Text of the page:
I love Google Voice. I'm a big fan, and I try all the time to convince people to use it. This number porting business, though—at least the way and time it is now implemented—is totally useless. My advice is to just get a new number that directs to your cell phone. When people call you on your old number, just call them back on your new one. When you meet new people who ask for your number, give them your new number. Both the old number and new number will reach you. Eventually, though, people will know only your new Google Voice number.


Clearing up some confusion about Google Voice

I’ve been using Google Voice for about a week now, and I’m really impressed by it—the concept and the implementation. The implementation could still use a little polish, but Google Voice also isn’t officially released to the general public yet. Based on my limited experiences with it, I thought I’d clear up some confusion about Google Voice.

Is Google Voice a VoIP (voice over IP) application?
No, it isn’t. I’ve even seen some “news” outlets get this bit wrong. A VoIP application like Skype allows you to make a phone call for free (or for a low cost) over a high-speed internet connection. For VoIP to work, all you need is an internet connection—you don’t need a phone.

Google Voice doesn’t work that way. If you make a call with GV, you need an actual phone to make the call.

Google Voice allows you to have one phone number that can mask itself as being various real phones (sort of like how a address masks the real four-number IP address behind it). It also allows you fine-tuned control over how things get redirected. One contact could ring three or four of your phones every time she calls your GV number. Another contact could ring only one phone. And still another contact may go straight to voicemail or even be blocked entirely. You can have customized voicemails for different types of people who call the same number.

In this way, it’s better to think of Google Voice as a gatekeeper for your phones than a replacement for them (as VoIP is, in a way).

If I know someone who has Google Voice, can I ask her for an invitation, since GV is currently invite-only?
Nope. When Google first launched GMail, it was on an invite-only basis, but you could get an invitation from anyone who had a GMail account. The rollout for GV seems to be different. You need an invitation directly from Google. If you have a GV account, you do not automatically get invitations to send out to other prospective GV users.

What does unchecking phone numbers do?
As far as I can tell, having a validated phone number and unchecking it does not mean the number cannot be used by GV but only that it won’t be used by default. For example, if you have a mobile number, a home number, and a work number, and only the mobile number is checked, you can still set it up so that one or two of your contacts will ring through to your home and/or work number when they call your GV number. It’s just that anyone else not specified to ring through to those will ring only the checked number(s).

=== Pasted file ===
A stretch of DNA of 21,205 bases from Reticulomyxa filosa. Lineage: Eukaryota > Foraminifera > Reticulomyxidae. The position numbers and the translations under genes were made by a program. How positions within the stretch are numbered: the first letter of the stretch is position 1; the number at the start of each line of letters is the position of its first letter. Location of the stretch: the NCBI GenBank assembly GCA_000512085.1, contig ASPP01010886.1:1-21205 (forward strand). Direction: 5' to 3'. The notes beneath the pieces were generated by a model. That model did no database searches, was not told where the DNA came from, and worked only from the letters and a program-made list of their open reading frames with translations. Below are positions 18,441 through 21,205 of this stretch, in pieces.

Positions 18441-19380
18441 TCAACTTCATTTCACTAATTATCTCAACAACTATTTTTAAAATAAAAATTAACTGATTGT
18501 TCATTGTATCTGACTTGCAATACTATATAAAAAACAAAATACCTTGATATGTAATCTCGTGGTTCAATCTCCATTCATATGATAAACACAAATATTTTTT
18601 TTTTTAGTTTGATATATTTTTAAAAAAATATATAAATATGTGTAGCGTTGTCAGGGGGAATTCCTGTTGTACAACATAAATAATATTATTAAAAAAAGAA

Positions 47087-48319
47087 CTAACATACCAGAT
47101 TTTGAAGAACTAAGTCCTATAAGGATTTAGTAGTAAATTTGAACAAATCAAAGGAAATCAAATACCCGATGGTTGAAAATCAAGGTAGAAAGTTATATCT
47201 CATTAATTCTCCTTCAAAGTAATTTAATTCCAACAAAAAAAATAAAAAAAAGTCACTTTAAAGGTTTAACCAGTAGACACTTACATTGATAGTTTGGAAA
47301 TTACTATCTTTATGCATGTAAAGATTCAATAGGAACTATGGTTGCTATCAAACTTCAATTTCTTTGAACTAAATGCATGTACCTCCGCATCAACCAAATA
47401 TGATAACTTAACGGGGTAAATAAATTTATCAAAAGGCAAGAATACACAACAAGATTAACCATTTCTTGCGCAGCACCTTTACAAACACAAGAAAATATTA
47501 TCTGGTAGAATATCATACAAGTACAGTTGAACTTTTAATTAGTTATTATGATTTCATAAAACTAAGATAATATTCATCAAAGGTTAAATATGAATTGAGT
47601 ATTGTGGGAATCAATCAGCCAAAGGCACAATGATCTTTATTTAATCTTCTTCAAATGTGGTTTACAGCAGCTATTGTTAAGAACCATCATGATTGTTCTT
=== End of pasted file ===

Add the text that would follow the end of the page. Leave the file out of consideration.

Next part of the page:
What’s the difference between call screening and call presentation?
I find both options kind of annoying, actually. Call screening forces callers to say who they are before the call will be connected to you. If you don’t want to annoy people calling you, make sure your Contacts list is comprehensive and enable it only for blocked numbers and not unknown ones.

Call presentation is annoying for you, as opposed to the person calling you. It seems quite redundant for me, actually. If someone is in your Contacts list, she should already show up in caller ID if it’s your cell phone you use primarily (I guess it’d be handy if you mostly use a landline). When you answer the call, instead of immediately being connected to the calling party, you hear an announcement of who’s calling you, and then you get to decide if you want to take the call or not.

What’s the caller ID option?
This confused me at first. The little tooltip says

By default, Google Voice displays the caller ID of your caller. You can also choose to display your Google number as the caller ID, so you know you received the call on your Google number.

I thought this meant your GV number would display as your number to the person you’re calling, but it actually means it’ll display to you as the number of the person calling you.

In other words, let’s say your Google number is 212-555-1234 and the number of the person calling you is 212-555-5678. If you activate the caller ID option, any time anyone calls you, the number will appear as 212-555-1234—or that you’re calling yourself! If you deactivate the caller ID option, the number will appear as whatever the caller’s number is (212-555-5678, in this example).

There is a separate setting you can use in the Google Voice app to say you want the number to appear as coming from your GV number even if you’re dialing from your mobile phone (this app is available only for Android and Blackberry right now—sorry, iPhone users, but Apple isn’t playing nice here).